PAXTON – Ford County’s regulation of wind farms was the main topic of visitors who asked to address the county board during Monday night’s monthly meeting. Many were critical of the recent Ford County Planning Commission meeting.
Ann Ihrke said the planning commission did not know its duties and did not follow the Open Meetings Act. She said the commission’s only authority is to make a comprehensive plan for land use in the county. She also questioned at length the amount of fact-finding done by commissioners before their Sept. 6 meeting.
Cindy Ihrke added that any planning commission member with a signed wind farm contract could have a conflict of interest in voting on wind farm-related matters, noting that such action could also be in violation of their contract with the wind farm company. She also urged that anyone holding a lease for a turbine be removed from the commission and urged the county board to hold a special meeting to address these conflict concerns before the commission meets again on Sept. 27.
Kirk Allen asked if the planning commission has a regional plan for the county, which is the commission’s only duty. Allen said the commission does not have the power to review ordinances nor to make any recommendations to the county board. He termed an owner’s property rights as “sacred” and any diminishment of those rights would likely result in legal challenges.
Denis Fisher said safety of county residents is his main concern.
Joann Fetzner said she disliked the fact that wind farm companies had a major hand in developing the county’s proposed new ordinance for wind farms. Fetzner criticized the ordinance as being “written for wind companies, by wind companies.”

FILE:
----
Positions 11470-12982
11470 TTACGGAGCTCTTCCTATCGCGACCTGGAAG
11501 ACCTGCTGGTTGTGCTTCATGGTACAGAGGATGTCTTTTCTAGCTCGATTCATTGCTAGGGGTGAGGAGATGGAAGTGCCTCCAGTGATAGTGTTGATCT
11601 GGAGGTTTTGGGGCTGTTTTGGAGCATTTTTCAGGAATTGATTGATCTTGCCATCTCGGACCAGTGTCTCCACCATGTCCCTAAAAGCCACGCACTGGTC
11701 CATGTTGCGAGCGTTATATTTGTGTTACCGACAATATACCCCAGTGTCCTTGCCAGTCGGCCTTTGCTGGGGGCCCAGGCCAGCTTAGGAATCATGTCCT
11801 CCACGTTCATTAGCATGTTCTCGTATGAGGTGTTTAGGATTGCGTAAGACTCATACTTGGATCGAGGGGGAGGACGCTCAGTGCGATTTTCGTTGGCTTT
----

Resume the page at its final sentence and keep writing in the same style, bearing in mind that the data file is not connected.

Patti Meunier pointed out that even the wind farm companies say 1,640 feet is the “evacuation zone,” so she feels consideration of setback distances should start at “anything less” than that distance. Meunier also pointed out that wind farm representatives said the proposed 650-foot turbines will be the first of that height to be installed in the U.S.
John Kraft said he was concerned with the county’s upcoming destruction of certain paper records. Board member Tom McQuinn said all correct procedures were being followed by department heads, and the paper copies were duplicates of digital records.
In other business Monday:
➜ The board approved the sale of a dilapidated building at 311 Township Line Road in Kempton. Evan Jehle purchased the property for $1,959.37, with just over $1,300 of that price going to the county as payment for back taxes. County records indicate the property was formerly owned by Men in Black Inc.
➜ The board approved an agreement with the Ford County Soil & Water District, including a payment of $5,000 to the SWCD.
➜ The board approved a resolution to allow the destruction of documents by the county assessor and probation department.
➜ The board approved a resolution to allow increases in certain fees, including document fees, by the offices of the county clerk, assessor and others.
➜ The board learned the supervisor of assessments office is preparing for the quadrennial reassessment in 2019. The staff has nearly all card record data put into the computer program.
➜ Circuit Clerk Kim Evans said she will continue to report monthly to the board about uncollected fees from her office.
➜ The board learned that the Ford County Public Health Department will soon start flu shot clinics. Staff is also preparing to implement a new food ordinance by Jan. 17 that will reflect changes to the state’s food code and standardized notices. Notices will now be posted as “pass,” “pass with conditions” and “fail.” Administrator Lana Sample said church kitchens will continue to not be assessed.
➜ Board member Chase McCall said that at a recent Champaign-Ford Regional Office of Education meeting, it was reported that the office’s 2019 budget looks good, but there continues to be a teacher shortage, especially in rural areas.
➜ The board entered closed session shortly after 8 p.m. but indicated it would be for discussion only.
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